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Whether Menzel’s intriguing bore fruit in the Marquart case is undocumented, but his political value to Degussa surely paled in comparison with that of the firm’s most prominent potential entr´ee to high-level decision making in the new Reich, Albert Pietzsch. This often-overlooked figure was almost prototypical of the sort of industrialist attracted to Nazism prior to 1933 and preferred and promoted by it thereafter. Like more famous figures such as Paul Pleiger (subsequently chief of the Reichswerke Hermann ¨ Goring) from the machine-building sector and Hans Kehrl (later a key figure in the Four Year Plan and the Speer Ministry) from textiles, Pietzsch had labored to build up his own rather small-scale firm after 1928 with the financial support of E. Merck of Darmstadt, but always in the shadow of, and often while at odds with, the dominant producer in his industry.101 And like them, he was therefore a vigorous proponent of entrepreneurial will and initiative, of the energetic, nationally inspired, red tape–cutting independent manager, as contrasted with the allegedly overcautious and self-centered executives of the nation’s lumbering corporate behemoths – in short, he was a man of “leadership” rather than “administration.”102 His goodwill toward Degussa rested primarily on their contacts as suppliers of hydrogen peroxide to Henkel and as partners in a French subsidiary called Soproper, but also on the fact that Degussa’s modest size and highly personal management style appealed to his ideological predilections.103 Above all, Degussa represented an alternative source of advice and assistance to the seemingly ubiquitous IG Farben concern, toward which Pietzsch harbored a powerful animus.104 He could thus be of enormous use in his new functions as head of the Economic Group for Chemistry, of the Bavarian Economic Chamber, and (from December 1936) of the National Economic Chamber, on many matters of 101

102

103

104

On these individuals and their type, see Turner, German Big Business and the Rise of Hitler, pp. 191–92, 201–03. On Pietzsch, in particular, who had begun financing the NSDAP in 1923 and joined the Party in 1925, see Fritz Blaich, “Die bayerische Industrie. Elemente von Gleichschaltung, Konformismus und Selbstbehauptung,” in Martin Broszat and Elke ¨ Frohlich, Bayern in der NS -Zeit II (Munich: R. Oldenbourg, 1979), pp. 241–43, 246; on ¨ his partnership with E. Merck, see DUA, GCH 2/11, IG Farben Pharmazeutisches Buro ¨ Munchen to IG Farben pharmaz.-wissensch. Sekretariat Leverkusen, September 11, 1928. ¨ On Kehrl, see his own Krisenmanager im Dritten Reich (Dusseldorf: Droste, 1973), and ¨ Rolf-Dieter Muller, Der Manager der Kriegswirtschaft (Essen: Klartext, 1999). On the important ideological distinction between these concepts in the Nazi state, see Dieter ¨ Rebentisch and Karl Teppe (eds.), Verwaltung contra Menschenfuhrung im Staat Hitlers ¨ (Gottingen: Vandenhoeck & Ruprecht, 1986). On Soproper, the full name of which was the Soci´et´e des Produits Peroxyd´es, Paris, see DUA, AW 28.2/1, which contains the founding and profit pooling contracts among the ¨ principal partners, Degussa, OCW, Pietzsch’s firm, Merck, and a Swiss enterprise. ¨ See DUA, GCH 2/11, Elektrochemische Werke Munchen, Letter to the Amtsgericht, Regis¨ ¨ tergericht, Grundung und Eintragung der Elektro-chemischen Werke, Munchen AG, June 21, 1928, which justifies the formation of the company as a reaction to IG Farben’s sup¨ port for a competitor in Austria, the OCW, without making any reference to Degussa’s relationship with that firm.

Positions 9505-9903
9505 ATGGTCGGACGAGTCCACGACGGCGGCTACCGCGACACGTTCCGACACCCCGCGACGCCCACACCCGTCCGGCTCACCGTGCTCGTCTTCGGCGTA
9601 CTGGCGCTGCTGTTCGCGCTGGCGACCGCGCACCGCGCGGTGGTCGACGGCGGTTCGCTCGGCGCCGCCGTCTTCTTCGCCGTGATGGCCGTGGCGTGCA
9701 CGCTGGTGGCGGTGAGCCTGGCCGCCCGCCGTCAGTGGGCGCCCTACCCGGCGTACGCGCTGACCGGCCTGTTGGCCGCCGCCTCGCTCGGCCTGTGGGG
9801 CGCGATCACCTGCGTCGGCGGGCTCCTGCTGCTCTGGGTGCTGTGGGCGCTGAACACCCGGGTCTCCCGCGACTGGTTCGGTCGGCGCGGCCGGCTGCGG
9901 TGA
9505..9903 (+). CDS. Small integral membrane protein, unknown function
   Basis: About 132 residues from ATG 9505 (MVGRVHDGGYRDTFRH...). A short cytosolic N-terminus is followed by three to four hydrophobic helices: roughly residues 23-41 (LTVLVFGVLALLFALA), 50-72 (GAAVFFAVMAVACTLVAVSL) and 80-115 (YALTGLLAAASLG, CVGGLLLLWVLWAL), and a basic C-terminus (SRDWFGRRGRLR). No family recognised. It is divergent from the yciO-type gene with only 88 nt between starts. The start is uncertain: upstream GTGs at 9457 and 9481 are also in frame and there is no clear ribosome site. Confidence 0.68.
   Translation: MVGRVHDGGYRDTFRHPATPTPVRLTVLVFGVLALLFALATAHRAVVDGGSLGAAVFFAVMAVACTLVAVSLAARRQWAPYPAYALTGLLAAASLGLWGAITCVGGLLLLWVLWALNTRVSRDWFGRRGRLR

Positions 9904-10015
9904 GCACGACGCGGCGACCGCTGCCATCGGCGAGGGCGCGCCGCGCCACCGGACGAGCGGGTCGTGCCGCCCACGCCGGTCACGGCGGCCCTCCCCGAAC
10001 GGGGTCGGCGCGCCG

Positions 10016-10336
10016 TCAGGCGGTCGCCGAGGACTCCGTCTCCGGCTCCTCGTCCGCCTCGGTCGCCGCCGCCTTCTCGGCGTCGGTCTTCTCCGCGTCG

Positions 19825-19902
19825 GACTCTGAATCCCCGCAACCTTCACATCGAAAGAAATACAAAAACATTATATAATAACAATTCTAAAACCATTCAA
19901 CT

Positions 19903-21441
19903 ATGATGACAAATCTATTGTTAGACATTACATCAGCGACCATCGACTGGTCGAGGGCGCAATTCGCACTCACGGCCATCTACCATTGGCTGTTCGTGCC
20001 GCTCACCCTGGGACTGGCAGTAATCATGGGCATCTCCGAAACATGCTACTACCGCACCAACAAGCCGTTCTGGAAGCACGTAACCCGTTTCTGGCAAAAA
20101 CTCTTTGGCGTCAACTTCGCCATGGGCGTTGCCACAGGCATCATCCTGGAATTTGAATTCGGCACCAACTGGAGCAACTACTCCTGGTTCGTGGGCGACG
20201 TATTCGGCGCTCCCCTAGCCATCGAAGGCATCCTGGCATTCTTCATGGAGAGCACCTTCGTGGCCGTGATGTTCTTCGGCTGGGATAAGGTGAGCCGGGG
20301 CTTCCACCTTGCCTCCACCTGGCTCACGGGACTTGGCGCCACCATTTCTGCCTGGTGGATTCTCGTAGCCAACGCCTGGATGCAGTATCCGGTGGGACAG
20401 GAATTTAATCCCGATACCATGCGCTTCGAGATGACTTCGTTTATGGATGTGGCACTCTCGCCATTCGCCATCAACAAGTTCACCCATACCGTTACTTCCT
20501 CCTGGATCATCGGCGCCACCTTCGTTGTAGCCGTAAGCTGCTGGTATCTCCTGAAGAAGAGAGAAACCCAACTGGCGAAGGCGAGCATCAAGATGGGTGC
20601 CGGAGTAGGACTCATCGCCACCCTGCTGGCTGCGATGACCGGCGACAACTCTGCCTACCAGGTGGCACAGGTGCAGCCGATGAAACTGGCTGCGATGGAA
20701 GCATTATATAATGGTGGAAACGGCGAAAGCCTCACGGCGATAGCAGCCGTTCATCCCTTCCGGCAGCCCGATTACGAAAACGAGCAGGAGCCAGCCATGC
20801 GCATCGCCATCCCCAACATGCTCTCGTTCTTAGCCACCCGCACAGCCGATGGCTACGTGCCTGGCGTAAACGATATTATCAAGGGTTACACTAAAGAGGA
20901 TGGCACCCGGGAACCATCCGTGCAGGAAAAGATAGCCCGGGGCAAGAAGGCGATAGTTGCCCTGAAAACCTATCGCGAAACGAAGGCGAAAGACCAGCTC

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From Cooperation to Complicity